The Oneness of Humanity teaches us that when one part suffers, the whole part suffers.
. . . were each member to be subjected to any injury or were it to become diseased, all the other members would sympathetically suffer, due to the existence of their perfect unity. (Compilations, Baha’i Scriptures, p. 280)
We can turn to each other in times of suffering:
. . . the human body, all the members of which are connected and linked with one another with the greatest strength. How much the organs, the members and the parts of the body of man are intermingled and connected for mutual aid and help, and how much they influence one another! (Abdu’l-Bahá, Some Answered Questions, p. 244)
It doesn’t mean that we (as Bahá’ís) have to stand by and watch helplessly. We can take some comfort in knowing that there are things we can do:
Our duty as Bahá’ís is to build up such a love and unity within our own ranks that the people will be attracted by this example to the Cause. We also must teach all we can and strengthen the Bahá’í Community in the administration. But more we cannot do to avert the great sufferings which seemingly still lie ahead of the world in its present evil state. ( Shoghi Effendi, Lights of Guidance, p. 113)
There is a power in drawing on each other’s love when we are suffering:
Indeed the believers have not yet fully learned to draw on each other’s love for strength and consolation in time of need. The Cause of God is endowed with tremendous powers, and the reason the believers do not gain more from it is because they have not learned to fully draw on these mighty forces of love and strength and harmony generated by the Faith . . . (Shoghi Effendi, Living the Life, p. 8).
One of the purposes of a study circle is to build a depth of relationships where we can carry each other’s burdens.
A distinguishing feature of study circles is that . . . they have created a new dynamic within the community and have become nuclei of community life and . . . bind the group together in fellowship. (International Teaching Centre, 2000 Feb, Training Institutes and Systematic Growth, p. 7)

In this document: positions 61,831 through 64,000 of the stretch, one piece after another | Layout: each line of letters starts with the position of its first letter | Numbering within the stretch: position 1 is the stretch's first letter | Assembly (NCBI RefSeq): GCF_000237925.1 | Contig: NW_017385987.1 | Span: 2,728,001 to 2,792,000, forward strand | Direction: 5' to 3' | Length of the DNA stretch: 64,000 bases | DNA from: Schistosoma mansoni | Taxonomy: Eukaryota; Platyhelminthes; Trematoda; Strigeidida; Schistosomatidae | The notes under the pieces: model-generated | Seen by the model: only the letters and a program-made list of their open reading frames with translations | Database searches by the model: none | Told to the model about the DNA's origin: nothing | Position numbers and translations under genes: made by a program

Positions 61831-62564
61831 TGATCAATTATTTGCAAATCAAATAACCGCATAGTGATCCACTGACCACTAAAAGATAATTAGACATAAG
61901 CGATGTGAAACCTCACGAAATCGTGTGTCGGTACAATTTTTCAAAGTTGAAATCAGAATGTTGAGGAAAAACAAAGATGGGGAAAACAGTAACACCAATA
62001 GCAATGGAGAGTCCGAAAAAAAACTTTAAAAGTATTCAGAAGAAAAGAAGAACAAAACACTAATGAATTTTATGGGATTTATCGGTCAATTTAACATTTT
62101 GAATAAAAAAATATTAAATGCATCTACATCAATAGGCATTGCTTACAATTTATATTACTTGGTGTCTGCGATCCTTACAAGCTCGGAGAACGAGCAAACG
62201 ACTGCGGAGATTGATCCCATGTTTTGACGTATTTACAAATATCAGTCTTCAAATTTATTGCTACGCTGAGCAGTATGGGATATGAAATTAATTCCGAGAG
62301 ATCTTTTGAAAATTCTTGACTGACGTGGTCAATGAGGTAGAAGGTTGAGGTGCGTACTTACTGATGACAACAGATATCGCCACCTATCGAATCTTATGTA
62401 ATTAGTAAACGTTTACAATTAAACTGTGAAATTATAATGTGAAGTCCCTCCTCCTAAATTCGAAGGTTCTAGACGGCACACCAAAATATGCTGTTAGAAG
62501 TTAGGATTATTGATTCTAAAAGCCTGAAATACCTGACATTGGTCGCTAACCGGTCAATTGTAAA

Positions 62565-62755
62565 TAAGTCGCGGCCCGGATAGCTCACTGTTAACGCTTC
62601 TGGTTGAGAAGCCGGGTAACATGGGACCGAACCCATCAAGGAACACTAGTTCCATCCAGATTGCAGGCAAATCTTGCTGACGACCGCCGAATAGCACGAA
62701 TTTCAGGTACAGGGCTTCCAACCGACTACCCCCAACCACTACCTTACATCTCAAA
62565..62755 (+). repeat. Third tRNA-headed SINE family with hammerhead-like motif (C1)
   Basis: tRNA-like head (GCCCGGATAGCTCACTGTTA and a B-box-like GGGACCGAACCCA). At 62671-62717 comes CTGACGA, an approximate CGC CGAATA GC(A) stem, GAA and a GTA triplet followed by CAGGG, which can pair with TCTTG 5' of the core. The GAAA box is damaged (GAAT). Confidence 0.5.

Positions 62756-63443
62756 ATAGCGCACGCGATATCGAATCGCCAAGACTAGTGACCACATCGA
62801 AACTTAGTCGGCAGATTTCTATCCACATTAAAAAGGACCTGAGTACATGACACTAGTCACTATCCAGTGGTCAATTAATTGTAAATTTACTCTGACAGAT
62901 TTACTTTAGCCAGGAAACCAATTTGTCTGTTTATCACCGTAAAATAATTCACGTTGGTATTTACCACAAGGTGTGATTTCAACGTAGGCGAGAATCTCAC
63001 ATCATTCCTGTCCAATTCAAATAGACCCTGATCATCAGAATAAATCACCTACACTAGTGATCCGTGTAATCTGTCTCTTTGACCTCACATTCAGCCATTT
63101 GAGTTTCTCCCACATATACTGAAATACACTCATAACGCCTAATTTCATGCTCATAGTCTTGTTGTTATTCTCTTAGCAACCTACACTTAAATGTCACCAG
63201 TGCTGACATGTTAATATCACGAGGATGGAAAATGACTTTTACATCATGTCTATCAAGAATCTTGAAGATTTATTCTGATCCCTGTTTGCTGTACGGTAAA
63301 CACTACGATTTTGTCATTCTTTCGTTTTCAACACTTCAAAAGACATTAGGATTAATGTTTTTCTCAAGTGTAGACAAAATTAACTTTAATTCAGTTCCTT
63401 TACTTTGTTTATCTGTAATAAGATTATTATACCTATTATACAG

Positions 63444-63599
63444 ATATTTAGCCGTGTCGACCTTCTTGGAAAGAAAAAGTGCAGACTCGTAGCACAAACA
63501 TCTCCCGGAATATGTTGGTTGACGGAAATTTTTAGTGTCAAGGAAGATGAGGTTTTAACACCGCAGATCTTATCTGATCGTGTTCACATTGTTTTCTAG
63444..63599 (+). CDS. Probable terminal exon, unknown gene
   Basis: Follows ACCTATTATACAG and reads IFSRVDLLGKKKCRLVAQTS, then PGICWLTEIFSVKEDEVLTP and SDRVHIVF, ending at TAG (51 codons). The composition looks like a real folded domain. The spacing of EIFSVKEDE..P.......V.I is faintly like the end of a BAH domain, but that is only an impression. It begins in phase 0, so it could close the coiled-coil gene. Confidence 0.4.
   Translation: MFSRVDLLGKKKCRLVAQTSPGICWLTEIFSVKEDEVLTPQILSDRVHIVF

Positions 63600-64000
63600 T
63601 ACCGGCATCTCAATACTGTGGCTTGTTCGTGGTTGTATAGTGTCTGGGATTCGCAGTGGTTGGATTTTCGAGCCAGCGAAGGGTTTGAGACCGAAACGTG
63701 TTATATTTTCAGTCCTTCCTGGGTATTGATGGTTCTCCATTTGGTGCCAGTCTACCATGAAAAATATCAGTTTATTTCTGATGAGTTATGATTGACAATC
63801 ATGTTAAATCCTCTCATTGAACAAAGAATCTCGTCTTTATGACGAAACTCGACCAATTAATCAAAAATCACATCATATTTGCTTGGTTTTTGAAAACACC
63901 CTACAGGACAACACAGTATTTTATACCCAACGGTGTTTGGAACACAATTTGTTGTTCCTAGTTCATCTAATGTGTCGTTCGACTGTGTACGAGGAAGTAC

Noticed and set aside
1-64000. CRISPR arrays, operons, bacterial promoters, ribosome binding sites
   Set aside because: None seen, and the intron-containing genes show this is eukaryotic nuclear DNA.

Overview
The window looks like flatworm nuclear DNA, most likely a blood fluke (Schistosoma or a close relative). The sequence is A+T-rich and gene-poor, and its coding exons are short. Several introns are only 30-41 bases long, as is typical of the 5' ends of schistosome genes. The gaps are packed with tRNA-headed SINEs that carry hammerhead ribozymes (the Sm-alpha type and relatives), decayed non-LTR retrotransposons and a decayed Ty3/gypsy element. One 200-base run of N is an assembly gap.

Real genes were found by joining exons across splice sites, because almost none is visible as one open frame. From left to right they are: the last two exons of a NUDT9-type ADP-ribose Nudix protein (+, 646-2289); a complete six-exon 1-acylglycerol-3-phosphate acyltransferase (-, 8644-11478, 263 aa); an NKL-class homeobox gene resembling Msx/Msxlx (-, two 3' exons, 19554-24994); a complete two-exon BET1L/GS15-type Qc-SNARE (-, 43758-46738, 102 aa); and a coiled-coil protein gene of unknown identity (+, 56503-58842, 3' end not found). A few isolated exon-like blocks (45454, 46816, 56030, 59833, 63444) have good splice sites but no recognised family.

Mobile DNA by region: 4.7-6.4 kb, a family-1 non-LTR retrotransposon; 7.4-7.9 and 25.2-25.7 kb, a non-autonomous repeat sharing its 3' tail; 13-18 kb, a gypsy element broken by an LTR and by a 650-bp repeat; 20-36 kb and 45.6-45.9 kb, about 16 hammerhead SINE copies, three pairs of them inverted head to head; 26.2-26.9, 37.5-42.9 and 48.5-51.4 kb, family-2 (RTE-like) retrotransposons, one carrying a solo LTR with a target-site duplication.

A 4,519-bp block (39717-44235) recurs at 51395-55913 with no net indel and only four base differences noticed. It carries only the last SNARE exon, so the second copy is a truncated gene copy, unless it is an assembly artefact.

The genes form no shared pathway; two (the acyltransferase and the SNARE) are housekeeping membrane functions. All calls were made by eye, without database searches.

So we have an obligation to help one another, and one way we can do it is through home visits and visiting the sick:
We should all visit the sick. When they are in sorrow and suffering, it is a real help and benefit to have a friend come. Happiness is a great healer to those who are ill. In the East it is the custom to call upon the patient often and meet him individually. The people in the East show the utmost kindness and compassion to the sick and suffering. This has greater effect than the remedy itself. You must always have this thought of love and affection when you visit the ailing and afflicted. (‘Abdu’l-Bahá, Promulgation of Universal Peace, p. 204).
In the midst of our suffering, when people don’t know how to help, they might say things we think are trite, to help us through:
- He should at all times trust in God. (Compilations, Baha’i Scriptures, p. 49)
- All men are in God’s hands. (Shoghi Effendi, Lights of Guidance, p. 237)
- Prayers and supplications should be offered. (‘Abdul-Bahá, Divine Art of Living, p. 85)
- Be not troubled because of hardships and ordeals. (Abdu’l-Bahá, Tablets of Abdu’l-Bahá v1, p. 50)
Even when we think these don’t bring comfort in our darkest moments, the words of God have a power to heal:
Now, if thou wishest to know the divine remedy which will heal man from all sickness and will give him the health of the divine kingdom, know that it is the precepts and teachings of God. (Abdu’l-Bahá, Baha’i World Faith, p. 376)
The people of religions find, in the teachings of His Holiness Bahá’u’lláh, . . the immediate cure of the incurable disease, which relieves every pain and bestows the infallible antidote for every deadly poison. (Compilations, Baha’i Scriptures, p. 416)
By understanding someone’s pain, we don’t need to say trite things; we can just “be” with them.
How else can we help others who are suffering? Post your comments here:
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And previous blog postings on the same topic: